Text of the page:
Hand Dug wells are fairly common in the USA. Many of the hydrologic studies involves performing yield tests on wells – bored wells and hand dug wells. Hand dug wells could be within the house or outside. Often they come with a well house with some type of cover at the top. Pretty much all of the hand dug wells I have ever seen showed very slow recharge. If you are planning to test such a well, take couple of reading materials with you.
In old days, there used to several small punch mines which were rarely documented properly and lack proper mine maps. Sometimes, you may find a location of the known portal from USGS map. For a water quality impact investigation, we were looking for the old underground mine portals. The photo shows one of them. The entrance is currently covered up with fall in material from the roof. However, you can definitely tell that the area was previously disturbed. You can also figure out the coal seam they were after in old days.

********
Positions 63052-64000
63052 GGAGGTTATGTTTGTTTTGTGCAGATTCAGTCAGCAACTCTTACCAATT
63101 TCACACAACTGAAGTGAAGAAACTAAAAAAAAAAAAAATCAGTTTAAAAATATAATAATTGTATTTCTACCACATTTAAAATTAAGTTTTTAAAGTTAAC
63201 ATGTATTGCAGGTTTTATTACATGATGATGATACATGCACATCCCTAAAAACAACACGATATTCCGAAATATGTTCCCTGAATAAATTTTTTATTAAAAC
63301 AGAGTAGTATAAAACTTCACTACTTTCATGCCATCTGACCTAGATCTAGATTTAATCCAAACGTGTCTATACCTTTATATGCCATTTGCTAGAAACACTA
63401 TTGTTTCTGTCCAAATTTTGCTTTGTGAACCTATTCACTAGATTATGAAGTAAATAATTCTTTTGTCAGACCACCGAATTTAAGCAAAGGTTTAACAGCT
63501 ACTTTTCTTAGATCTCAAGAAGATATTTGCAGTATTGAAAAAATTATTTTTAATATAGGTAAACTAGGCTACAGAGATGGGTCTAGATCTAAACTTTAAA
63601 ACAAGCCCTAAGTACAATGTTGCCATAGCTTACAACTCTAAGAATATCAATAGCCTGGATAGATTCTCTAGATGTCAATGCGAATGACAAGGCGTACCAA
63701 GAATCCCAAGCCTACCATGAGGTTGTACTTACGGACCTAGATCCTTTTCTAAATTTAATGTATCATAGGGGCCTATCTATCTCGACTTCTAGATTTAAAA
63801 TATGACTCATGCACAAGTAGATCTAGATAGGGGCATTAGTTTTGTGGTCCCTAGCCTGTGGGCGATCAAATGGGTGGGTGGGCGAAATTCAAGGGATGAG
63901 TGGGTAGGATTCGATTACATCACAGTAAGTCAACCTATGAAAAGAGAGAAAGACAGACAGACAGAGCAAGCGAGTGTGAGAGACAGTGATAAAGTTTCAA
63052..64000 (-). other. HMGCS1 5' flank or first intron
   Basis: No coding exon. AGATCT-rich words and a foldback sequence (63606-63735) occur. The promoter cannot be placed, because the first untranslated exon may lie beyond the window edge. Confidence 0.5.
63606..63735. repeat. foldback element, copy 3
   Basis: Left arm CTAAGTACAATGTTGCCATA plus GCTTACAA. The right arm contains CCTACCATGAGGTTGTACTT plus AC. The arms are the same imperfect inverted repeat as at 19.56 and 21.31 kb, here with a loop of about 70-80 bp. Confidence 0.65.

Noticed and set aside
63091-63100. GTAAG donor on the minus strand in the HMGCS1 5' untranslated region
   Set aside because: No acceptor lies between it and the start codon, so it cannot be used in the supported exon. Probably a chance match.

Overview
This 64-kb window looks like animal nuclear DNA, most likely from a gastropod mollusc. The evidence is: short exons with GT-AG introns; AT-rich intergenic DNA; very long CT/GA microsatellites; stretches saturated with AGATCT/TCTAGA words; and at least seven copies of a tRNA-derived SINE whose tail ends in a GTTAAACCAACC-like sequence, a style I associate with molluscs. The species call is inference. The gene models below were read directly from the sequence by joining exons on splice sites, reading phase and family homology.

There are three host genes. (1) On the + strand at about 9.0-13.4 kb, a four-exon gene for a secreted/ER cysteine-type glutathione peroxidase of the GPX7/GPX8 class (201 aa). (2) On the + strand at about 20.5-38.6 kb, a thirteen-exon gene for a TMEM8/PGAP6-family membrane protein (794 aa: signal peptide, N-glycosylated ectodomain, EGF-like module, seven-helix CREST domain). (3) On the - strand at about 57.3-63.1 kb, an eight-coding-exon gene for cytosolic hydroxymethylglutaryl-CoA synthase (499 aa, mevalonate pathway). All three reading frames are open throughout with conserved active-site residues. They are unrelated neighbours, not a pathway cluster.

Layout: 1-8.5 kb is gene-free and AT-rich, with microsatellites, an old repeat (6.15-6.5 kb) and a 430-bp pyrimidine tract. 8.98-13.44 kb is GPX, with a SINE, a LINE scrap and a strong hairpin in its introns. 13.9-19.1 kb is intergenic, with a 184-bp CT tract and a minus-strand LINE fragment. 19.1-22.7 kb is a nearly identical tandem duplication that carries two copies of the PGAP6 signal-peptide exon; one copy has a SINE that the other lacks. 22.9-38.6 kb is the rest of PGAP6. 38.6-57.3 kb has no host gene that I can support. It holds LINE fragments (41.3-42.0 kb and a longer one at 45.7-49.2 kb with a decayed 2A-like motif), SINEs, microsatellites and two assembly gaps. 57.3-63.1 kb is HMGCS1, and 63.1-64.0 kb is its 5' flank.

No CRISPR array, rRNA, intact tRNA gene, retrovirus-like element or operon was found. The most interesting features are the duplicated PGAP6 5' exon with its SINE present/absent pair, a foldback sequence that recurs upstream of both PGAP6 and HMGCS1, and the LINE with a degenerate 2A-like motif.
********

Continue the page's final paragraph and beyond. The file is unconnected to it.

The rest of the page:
I have been working on a water balance study for an underground mine. As a part of our investigation, it was critical to understand the changes in the level of underground mine pool. You can see the water in the mine pretty clear in the picture. The lime-mud was very sticky and we had hard time close to the shoreline.